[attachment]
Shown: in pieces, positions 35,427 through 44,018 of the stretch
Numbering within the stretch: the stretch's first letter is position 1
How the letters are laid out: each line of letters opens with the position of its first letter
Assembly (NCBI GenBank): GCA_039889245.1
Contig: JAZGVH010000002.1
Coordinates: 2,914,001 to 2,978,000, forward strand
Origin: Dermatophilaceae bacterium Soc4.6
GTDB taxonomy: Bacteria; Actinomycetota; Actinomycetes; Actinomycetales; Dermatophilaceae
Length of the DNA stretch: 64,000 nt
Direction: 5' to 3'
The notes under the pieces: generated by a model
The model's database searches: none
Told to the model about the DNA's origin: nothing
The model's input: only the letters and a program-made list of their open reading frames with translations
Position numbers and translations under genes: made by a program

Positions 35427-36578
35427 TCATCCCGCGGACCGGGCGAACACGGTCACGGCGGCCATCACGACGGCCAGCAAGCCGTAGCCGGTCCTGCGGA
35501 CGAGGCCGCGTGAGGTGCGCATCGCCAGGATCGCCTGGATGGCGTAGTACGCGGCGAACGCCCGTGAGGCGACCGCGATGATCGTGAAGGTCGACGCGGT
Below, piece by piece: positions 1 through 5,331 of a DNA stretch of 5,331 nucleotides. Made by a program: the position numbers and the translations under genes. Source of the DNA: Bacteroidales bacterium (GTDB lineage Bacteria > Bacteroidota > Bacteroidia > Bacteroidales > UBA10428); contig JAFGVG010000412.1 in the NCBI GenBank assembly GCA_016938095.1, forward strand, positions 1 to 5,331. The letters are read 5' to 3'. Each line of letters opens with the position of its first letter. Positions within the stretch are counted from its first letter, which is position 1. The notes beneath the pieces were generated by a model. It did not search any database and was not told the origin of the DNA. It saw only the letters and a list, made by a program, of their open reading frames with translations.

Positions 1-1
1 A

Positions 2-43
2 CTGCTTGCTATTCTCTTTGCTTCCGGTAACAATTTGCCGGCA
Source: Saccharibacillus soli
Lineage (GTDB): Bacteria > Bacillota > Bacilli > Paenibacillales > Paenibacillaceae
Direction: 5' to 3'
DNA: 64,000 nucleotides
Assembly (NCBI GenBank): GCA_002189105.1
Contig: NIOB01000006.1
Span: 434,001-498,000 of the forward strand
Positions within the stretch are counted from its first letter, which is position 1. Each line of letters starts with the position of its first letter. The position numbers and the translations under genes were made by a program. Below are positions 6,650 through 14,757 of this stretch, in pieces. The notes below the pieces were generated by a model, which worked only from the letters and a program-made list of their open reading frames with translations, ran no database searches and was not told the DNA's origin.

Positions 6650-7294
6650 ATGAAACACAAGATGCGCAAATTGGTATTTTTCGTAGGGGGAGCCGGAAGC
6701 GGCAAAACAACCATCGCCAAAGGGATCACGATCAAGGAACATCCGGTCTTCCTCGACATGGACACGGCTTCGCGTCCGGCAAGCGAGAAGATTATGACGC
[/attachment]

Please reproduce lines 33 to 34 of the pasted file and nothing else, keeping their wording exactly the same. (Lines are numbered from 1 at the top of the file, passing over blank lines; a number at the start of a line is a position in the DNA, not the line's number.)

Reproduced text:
6650 ATGAAACACAAGATGCGCAAATTGGTATTTTTCGTAGGGGGAGCCGGAAGC
6701 GGCAAAACAACCATCGCCAAAGGGATCACGATCAAGGAACATCCGGTCTTCCTCGACATGGACACGGCTTCGCGTCCGGCAAGCGAGAAGATTATGACGC